Thursday 25 October 2007
A Cheaper Alternative To IVF
A landmark in the development of fertility treatment was announced by doctors yesterday with the birth of the first babies to be conceived using a revolutionary technique that offers a safer, cheaper alternative to IVF. The twin boy and girl, who were born on 18 October at the Radcliffe Infirmary in Oxford, were conceived using In Vitro Maturation (IVM), a method that dispenses with the use of costly fertility drugs, saving up to £1,500 (INR 120,000) on the normal price of treatment. The technique is also safer for the one in three women among those seeking fertility treatment who have polycystic ovaries, a condition that puts them at high risk of dangerous side effects from fertility drugs. Specialists said the development could make in vitro techniques available to more infertile couples by cutting the cost of treatment. Infertility is estimated to affect one in six couples in the UK but IVF costs around £5,000 (INR 400,000) a cycle and treatment is restricted on the NHS!
Tim Child, a consultant gynaecologist at the Oxford Fertility Clinic and senior fellow in reproductive medicine at Oxford University, who led the work, said: "I think it is a safer, cheaper alternative to IVF for all women. However, for many women the success rates are currently much lower. Research in the future will address this." The Oxford Fertility Clinic is the only one in the UK licensed to use the technique: 20 cycles of treatment have been carried out and four other women are currently pregnant, giving a pregnancy rate of 25 per cent. This is expected to improve with further experience. In addition, without the need for drugs, repeating the procedure would be less taxing on the woman. For standard IVF, the Oxford clinic's pregnancy rate is 45 per cent.
The parents of the babies, who have asked to remain anonymous, were delighted, Mr Child said. At birth the boy, born first, weighed 6lb 11oz and the girl weighed 5lb 14oz. "The parents are ecstatic. They have got absolutely stunning twins. They went home on Tuesday to start their new life together. It is wonderful."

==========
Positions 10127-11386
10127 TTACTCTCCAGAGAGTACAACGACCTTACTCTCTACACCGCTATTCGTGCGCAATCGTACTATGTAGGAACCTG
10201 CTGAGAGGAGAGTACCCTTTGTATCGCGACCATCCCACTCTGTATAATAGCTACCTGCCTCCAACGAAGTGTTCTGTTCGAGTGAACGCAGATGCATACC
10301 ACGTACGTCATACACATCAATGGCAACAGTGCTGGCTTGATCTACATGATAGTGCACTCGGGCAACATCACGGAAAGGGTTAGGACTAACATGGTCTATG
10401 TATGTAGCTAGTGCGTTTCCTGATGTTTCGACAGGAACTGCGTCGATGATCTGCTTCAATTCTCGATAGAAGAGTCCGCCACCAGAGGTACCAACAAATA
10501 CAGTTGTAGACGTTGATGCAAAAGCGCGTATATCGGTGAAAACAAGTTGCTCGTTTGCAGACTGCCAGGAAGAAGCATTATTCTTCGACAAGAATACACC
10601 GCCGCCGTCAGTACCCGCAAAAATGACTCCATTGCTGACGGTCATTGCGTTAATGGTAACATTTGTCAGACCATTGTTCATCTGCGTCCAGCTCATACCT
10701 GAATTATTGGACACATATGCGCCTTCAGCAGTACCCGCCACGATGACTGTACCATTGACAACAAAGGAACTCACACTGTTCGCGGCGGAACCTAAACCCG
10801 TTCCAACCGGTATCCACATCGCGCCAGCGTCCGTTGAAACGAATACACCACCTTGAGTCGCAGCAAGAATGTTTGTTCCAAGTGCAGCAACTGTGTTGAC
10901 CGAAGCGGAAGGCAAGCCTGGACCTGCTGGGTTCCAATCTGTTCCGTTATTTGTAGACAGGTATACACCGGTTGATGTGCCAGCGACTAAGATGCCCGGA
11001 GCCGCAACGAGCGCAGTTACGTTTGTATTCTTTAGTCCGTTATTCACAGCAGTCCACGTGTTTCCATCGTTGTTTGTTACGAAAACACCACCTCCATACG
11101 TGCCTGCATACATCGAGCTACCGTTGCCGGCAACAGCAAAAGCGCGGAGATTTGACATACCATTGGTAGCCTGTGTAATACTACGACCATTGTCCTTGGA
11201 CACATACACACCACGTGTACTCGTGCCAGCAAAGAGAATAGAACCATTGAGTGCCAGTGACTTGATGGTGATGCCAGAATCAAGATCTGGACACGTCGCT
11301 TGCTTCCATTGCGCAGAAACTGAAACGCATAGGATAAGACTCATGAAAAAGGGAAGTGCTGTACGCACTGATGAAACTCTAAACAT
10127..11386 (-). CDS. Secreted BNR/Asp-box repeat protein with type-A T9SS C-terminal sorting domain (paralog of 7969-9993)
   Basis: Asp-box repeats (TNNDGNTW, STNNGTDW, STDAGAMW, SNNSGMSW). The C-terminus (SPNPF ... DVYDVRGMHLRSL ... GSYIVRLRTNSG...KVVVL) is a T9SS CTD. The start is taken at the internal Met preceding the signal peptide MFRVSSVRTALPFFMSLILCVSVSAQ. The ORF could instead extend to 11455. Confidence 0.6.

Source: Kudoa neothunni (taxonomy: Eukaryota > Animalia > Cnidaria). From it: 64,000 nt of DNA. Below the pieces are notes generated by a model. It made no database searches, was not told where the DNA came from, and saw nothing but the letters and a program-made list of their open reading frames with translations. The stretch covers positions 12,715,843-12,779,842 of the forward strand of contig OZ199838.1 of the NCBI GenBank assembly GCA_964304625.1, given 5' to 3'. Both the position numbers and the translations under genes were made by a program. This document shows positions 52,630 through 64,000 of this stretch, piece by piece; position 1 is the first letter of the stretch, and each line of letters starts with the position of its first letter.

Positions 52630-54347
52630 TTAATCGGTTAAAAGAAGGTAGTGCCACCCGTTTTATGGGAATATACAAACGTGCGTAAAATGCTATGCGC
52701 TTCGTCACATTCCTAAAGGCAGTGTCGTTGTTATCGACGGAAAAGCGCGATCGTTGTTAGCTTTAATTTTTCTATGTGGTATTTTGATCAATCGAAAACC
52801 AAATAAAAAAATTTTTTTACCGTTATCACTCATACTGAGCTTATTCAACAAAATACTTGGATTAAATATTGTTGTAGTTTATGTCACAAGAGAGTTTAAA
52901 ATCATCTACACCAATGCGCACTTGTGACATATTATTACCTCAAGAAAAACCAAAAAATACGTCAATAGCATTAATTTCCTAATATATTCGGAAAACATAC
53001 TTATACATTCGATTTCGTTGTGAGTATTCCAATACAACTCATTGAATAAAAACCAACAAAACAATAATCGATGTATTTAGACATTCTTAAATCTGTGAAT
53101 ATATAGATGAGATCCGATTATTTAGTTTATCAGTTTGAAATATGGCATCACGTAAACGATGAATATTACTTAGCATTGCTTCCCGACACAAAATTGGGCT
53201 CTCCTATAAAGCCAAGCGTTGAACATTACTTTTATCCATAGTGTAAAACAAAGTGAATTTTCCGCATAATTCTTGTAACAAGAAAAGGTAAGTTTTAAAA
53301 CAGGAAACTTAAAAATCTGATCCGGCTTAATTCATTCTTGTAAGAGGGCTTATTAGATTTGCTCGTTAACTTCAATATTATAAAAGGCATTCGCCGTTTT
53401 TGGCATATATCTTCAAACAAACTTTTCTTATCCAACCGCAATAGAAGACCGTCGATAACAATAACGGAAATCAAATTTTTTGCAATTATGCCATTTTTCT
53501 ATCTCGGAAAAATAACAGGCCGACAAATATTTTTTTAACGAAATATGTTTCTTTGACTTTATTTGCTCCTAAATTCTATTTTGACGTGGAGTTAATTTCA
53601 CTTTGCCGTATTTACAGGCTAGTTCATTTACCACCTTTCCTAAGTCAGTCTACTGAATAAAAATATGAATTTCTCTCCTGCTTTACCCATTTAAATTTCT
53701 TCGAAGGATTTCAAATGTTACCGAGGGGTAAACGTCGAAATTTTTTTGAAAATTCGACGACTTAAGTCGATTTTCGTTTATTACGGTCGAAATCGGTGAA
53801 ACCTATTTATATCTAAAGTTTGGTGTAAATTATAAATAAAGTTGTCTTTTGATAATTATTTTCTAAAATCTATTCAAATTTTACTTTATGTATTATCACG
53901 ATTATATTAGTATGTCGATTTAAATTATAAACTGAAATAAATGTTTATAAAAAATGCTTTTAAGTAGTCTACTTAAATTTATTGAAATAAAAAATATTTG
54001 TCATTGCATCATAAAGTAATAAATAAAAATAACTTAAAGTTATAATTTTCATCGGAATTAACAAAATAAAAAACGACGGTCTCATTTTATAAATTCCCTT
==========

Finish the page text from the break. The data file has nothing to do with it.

In standard IVF, the woman takes fertility drugs for five weeks to stimulate production of her eggs, which are then collected direct from her ovaries under the guidance of ultrasound, before being fertilised in the laboratory. The drugs cost between £600 and £1,500, with charges often higher in London. The procedure is time consuming and uncomfortable and for the third of women with polycystic ovaries there is a one in 10 risk of severe ovarian hyperstimulation syndrome, a dangerous side-effect that in rare cases can prove fatal.
IVM avoids the use of drugs and instead involves collecting eggs from the ovaries while they are still immature. The eggs are then grown in the laboratory for 24 to 48 hours before being fertilised and replaced in the womb. The technique was pioneered by the University of McGill in Montreal, Canada, where Mr Child spent two years researching and developing it before joining the University of Oxford in 2004. It has also been used in Seoul, South Korea, and Scandinavia. To date about 400 babies have been born worldwide using IVM compared with around two million by IVF. At present the Oxford Fertility Clinic is only offering the treatment to women with polycystic ovaries, but in the long term Mr Child said he hoped to offer the procedure to all women. "When we see patients we say these are the options and it is up to them to decide. We are not offering it to women with normal ovaries at present because we don't get enough eggs from them. It depends on the number of resting follicles and with normal ovaries you don't get so many.
"On average we get four eggs from a woman with normal ovaries compared with 16 from one with polycystic ovaries. The procedure involves a process of attrition – two-thirds mature and two-thirds of those fertilise – so you need a decent number to start with." Research on developing the culture medium in which the eggs are matured in the laboratory could reduce the attrition rate so that fewer eggs are needed. The technique could then become suitable for women with normal ovaries, Mr Child said.
A second drawback of the procedure was that eggs grown in culture had a harder outer shell than those matured in the ovary and were more difficult for sperm to penetrate. The eggs had to be fertilised by ICSI – injecting a single sperm directly into the egg. "We hope to develop the culture medium so the egg doesn't mind being grown in the laboratory and we can use ordinary insemination [mixing eggs and sperm so fertilisation occurs naturally]. But in most IVF clinics, 50 per cent of patients are treated with ICSI anyway," he said. "Anything that reduces the cost of IVF, provided it is safe, means treatment could be available to more people. But this is an emerging technology – it is very early days. The most important thing is that patients get proper information so that they can make a decision on what is best for themselves."